Juan Rodriguez

Juan Rodriguez (early 1600s), also known as Jan Rodrigues, was the first non-Native person known to live in what is now metropolitan New York. His trading post of 1613 in Lower Manhattan grew into …

Source: abagond.wordpress.com

I heart New York!

I am so f’in excited about this that I can’t even organize my thoughts. But I’m gonna try.  So yesterday, just like the first time I voted for Obama, I ran to the school where I vote to mark my bal…

See on mulattodiaries.com

The Uniqueness of Dante de Blasio

As New York took in the extent of the win by Bill de Blasio in the Democratic primary for mayor, the impact of a powerful television ad starring his son Dante seemed plain.

See on www.gothamgazette.com

HAFU: THE MIXED-RACE EXPERIENCE IN JAPAN (87mins)

See on Scoop.itMixed American Life

With its plethora of cultural meanings, both positive and negative, Hafu is a term used to describe a Japanese of mixed heritage. Detailing the nuances of this hybridity, directors Megumi NISHIKURA and Lara Perez TAKAGI, both Hafu themselves, tell a compelling story of the voices and visibility of the Hafu identity with five stories of Hafu Japanese as they connect to their other roots in Australia, Korea, Venezuela, Mexico and Ghana to give us an absorbing look at ways of being Japanese.

Erika Nishizato and Ken Tanabe, filmmakers involved in the production of HAFU, will be in attendance for Q&A.

Community Village‘s insight:

Event happens at Asian American International Film Festival  New York City (07/24-08/03)

See on www.showclix.com

Mixed Race Studies » Scholarly Perspectives on Mixed-Race » An Immigrant Neighborhood: Interethnic and Interracial Encounters in New York before 1930

Via Scoop.itMixed American Life

“How the crowded neighborhoods of New York’s Lower East Side gave rise to cross-racial and cross ethnic bonds before 1930

 

Examining race and ethnic relations through an intersectional lens, Shirley J. Yee’s An Immigrant Neighborhood investigates the ways that race, class, and gender together shaped concepts of integration and assimilation as well as concepts of whiteness and citizenship in lower Manhattan during the late nineteenth and early twentieth centuries.

 

In contrast to accounts of insulated neighborhoods and ethnic enclaves, Yee’s study unearths the story of working-class urban dwellers of various ethnic groups—Chinese, Jews, Italians, and Irish—routinely interacting in social and economic settings.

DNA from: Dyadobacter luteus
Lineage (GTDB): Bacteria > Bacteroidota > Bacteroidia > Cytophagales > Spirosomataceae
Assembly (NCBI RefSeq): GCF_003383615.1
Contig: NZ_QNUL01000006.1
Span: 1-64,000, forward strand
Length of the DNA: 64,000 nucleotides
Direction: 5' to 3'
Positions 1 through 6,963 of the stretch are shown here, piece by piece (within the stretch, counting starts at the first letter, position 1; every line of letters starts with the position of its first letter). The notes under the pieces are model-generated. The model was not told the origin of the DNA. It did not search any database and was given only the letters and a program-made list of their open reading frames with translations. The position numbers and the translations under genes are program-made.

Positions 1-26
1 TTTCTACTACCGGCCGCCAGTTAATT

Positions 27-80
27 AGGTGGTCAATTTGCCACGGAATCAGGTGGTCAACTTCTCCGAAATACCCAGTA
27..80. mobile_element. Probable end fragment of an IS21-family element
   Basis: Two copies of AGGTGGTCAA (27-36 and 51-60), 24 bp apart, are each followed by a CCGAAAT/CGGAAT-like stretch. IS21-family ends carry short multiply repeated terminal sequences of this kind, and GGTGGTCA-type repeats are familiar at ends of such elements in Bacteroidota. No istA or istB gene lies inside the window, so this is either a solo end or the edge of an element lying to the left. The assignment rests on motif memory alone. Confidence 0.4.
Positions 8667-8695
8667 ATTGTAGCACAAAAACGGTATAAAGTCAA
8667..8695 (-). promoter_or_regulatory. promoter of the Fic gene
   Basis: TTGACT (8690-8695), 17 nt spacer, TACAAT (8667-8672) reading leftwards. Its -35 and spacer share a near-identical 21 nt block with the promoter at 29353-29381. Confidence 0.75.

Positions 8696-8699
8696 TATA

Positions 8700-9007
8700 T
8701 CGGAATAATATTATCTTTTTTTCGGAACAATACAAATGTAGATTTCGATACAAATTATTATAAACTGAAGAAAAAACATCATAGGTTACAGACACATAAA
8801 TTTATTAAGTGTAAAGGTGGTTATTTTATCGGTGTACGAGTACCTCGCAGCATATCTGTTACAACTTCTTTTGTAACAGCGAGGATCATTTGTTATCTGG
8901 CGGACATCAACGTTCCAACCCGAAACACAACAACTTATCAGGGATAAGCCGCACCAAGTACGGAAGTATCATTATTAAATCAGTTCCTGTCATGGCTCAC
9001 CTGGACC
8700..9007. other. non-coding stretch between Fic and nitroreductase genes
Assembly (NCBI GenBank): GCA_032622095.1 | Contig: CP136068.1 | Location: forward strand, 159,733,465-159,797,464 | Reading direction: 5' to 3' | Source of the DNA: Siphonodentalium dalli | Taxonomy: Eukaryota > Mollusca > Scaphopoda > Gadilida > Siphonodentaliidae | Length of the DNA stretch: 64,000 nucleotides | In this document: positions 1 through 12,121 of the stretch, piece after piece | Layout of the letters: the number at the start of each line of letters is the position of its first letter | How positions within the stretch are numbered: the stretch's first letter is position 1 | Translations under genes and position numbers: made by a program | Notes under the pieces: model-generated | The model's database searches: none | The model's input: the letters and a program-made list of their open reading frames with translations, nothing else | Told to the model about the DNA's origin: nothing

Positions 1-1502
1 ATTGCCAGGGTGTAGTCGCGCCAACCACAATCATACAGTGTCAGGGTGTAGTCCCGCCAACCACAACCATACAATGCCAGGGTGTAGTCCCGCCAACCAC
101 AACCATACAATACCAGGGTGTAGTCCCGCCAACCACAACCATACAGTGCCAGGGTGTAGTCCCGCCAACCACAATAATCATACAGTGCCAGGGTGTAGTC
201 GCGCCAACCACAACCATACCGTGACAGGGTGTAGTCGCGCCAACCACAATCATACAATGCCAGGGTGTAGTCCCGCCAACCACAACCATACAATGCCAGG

Recounting the lived experiences in these neighborhoods, Yee’s numerous, fascinating anecdotes—such as the story of an Irishman who served for many years as the only funeral director for Chinese residents—detail friendships, business relationships, and sexual relationships that vividly counter the prevailing idea that ethnic groups mixed only in ways that were marked by violence and hostility.”

 

“At the root of the race problem were shifting meanings of whiteness.”
Via www.mixedracestudies.org

2011 in review

The WordPress.com stats helper monkeys prepared a 2011 annual report for this blog.

Here’s an excerpt:

A New York City subway train holds 1,200 people. This blog was viewed about 4,600 times in 2011. If it were a NYC subway train, it would take about 4 trips to carry that many people.

Click here to see the complete report.

New Video Asks What Would Your Immigrant Ancestors Think of the I-Word?

Via Scoop.itCommunityVillage

In the lead up to the 10th anniversary of 9/11, Drop the I-Word hits the New York City streets to talk to the people about immigration and the i-word…
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Racial-Profiling Case Against New York Police Is Allowed to Proceed

Via Scoop.itCommunityVillage

Judge Shira A. Scheindlin of Federal District Court said there was enough evidence for a jury to decide the racial profiling case against the New York Police Department.
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